Set in 1980s Taiwan, Devotion’s story is centered on a family of three: a father, Du Feng Yu; a mother, Gong Li Fang; and a daughter, Du Mei Shin. The game’s horror is not paranormal, not in the traditional sense. Instead, dread accumulates in the family apartment over the years, settling like dust into quiet corners of domesticity, only to be kicked up by Mei Shin contracting a mysterious illness, and Feng Yu’s growing paranoia, fueled by his blind faith in a folk deity called Cigu Guanyin. He learns to both fear and revere the god, encouraged by a cult leader disguised as a mentor.

The player experiences Devotion’s world — which is an apartment building, though most of the game takes place in a single apartment — in blocks of time that shift and move from year to year. Devotion, like P.T. before it, is built on loops; you’ll sometimes walk down from one hallway to another, only to find yourself still in the same place, but in a different time. While the apartment only has five rooms, the game brings you to those rooms at different times in the family’s history, creating a nonlinear swirl of decay.

The apartment lobby operates as a sort of hub world, but for time, allowing you to choose the year in which you’re visiting the apartment. Devotion’s puzzles require you to bring items from one time frame to another, which sometimes means taking part in the banal act of unpacking boxes but could also mean going through the steps of making a ceremonial wine bath for Feng Yu’s troubled daughter ⁠— something he believes is the only way to cure her.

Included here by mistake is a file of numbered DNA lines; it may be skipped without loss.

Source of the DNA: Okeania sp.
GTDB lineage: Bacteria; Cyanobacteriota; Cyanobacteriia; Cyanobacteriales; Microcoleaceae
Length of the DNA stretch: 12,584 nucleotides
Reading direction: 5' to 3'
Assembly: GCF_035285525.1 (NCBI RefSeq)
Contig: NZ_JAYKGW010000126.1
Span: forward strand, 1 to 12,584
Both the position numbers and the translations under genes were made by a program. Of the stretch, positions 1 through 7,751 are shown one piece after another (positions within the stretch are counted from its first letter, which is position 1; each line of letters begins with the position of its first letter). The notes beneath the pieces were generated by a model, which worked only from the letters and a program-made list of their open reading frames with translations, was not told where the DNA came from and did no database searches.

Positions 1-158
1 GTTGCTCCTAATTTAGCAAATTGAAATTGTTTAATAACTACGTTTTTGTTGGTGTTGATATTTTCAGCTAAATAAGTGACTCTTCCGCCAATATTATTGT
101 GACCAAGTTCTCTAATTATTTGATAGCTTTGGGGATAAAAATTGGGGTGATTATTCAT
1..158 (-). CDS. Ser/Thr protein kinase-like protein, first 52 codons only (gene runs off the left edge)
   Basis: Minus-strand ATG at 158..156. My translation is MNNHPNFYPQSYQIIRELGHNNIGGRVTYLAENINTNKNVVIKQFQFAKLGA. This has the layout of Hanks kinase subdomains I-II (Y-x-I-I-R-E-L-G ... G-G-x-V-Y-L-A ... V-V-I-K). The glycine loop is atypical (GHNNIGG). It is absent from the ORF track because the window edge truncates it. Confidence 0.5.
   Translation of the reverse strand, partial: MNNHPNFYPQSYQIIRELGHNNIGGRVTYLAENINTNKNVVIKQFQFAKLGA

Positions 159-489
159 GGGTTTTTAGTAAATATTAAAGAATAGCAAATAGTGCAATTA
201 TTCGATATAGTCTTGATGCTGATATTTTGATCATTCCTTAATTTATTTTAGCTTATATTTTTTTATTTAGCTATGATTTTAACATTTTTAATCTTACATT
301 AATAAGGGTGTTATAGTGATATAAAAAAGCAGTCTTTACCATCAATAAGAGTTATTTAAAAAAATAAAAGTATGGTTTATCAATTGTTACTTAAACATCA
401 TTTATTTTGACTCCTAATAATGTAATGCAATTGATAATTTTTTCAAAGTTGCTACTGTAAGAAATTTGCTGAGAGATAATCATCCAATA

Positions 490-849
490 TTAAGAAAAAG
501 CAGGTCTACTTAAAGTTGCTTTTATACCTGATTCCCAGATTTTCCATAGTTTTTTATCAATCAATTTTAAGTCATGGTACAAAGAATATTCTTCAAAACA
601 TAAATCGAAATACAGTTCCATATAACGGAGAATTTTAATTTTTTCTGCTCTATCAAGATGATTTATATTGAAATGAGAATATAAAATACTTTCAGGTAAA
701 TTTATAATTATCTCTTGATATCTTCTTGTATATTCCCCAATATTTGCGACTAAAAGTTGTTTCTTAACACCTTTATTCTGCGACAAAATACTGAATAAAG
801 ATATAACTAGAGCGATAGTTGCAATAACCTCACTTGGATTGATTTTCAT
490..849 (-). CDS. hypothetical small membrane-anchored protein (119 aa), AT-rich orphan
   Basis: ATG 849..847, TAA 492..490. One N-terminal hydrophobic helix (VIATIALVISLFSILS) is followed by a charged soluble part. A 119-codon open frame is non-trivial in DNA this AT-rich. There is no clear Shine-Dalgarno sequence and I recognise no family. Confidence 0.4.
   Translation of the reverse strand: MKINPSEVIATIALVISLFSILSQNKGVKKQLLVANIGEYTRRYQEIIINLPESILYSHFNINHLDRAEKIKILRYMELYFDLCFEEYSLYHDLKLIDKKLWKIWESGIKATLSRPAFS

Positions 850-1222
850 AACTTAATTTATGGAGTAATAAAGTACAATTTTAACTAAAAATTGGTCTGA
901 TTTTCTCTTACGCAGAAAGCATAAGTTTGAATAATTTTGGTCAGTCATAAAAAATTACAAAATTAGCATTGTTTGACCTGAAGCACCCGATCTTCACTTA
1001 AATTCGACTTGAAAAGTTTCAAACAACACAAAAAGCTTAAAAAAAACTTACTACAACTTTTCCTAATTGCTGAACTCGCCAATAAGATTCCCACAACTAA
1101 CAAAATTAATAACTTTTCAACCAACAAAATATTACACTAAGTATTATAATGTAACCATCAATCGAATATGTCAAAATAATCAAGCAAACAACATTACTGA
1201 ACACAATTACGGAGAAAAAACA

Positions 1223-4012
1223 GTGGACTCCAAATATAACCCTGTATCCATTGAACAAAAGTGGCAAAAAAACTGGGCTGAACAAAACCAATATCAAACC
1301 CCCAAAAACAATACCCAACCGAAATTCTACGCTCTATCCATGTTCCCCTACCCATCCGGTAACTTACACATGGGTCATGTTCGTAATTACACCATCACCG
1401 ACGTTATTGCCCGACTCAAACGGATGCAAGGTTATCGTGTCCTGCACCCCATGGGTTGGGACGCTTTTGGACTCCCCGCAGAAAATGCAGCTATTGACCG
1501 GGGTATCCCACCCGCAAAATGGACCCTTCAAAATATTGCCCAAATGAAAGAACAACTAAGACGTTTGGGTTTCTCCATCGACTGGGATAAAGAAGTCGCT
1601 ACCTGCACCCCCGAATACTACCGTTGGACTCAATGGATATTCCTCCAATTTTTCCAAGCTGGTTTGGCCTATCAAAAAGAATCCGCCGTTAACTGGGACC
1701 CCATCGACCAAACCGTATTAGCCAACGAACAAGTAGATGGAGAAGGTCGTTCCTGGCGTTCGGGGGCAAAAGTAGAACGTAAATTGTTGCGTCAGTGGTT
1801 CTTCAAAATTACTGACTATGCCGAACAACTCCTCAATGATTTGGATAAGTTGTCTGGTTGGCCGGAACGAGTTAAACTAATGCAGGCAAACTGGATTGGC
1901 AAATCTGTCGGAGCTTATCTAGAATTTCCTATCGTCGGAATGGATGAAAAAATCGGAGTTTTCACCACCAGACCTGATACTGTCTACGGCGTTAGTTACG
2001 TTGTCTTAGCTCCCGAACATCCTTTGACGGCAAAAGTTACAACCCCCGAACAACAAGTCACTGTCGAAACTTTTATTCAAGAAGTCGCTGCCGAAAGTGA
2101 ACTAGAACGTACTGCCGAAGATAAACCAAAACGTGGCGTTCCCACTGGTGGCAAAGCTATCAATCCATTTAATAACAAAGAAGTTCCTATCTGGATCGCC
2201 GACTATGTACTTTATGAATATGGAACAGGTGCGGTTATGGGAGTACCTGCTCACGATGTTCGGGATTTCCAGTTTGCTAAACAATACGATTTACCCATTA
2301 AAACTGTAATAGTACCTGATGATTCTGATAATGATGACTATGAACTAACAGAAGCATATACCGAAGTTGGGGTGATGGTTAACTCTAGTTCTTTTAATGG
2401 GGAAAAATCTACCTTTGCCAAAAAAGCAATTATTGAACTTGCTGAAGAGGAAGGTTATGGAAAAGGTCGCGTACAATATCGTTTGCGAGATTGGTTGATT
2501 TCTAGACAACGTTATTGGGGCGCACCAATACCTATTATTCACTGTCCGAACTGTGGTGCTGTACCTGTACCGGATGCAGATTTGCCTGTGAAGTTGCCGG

Devotion’s apartments become stranger, and more otherworldly, as the years progress ⁠— a demonstration of Feng Yu’s blind faith influencing the world around him. Where there was once a pot of tofu stew cooking on the stovetop, a pot of ceremonial wine now brews. The photos that once hung undisturbed in the bedroom have since been desecrated, with crosses scratched over the eyes of each family member.

What might have been a slow descent into madness is instead thrown into stark contrast as you jump from year to year. This is how the fear spreads across the game: Repetition sets our expectations in place. You think you know what each room should look like, and then right as your guard is lowered, you notice a change. And then another.

Feng Yu’s faith is its own kind of horror, one that resonates with me. He believes that if he can prove he’s devoted enough to this new god, his daughter will be saved. His doubt would doom her, or at least that’s what he believes throughout Devotion, making the “reality” of the situation all but meaningless.

I grew up Catholic, and believing in god meant also believing in hell. This created a fear that would sometimes turn into superstition; any missed detail in my praise of our god or a thoughtless sin committed as a child might mean that hell beckoned, with the doors of heaven forever closed to me. Everything became important as either a sign that I was thoughtful and pious enough, or that I could never be saved.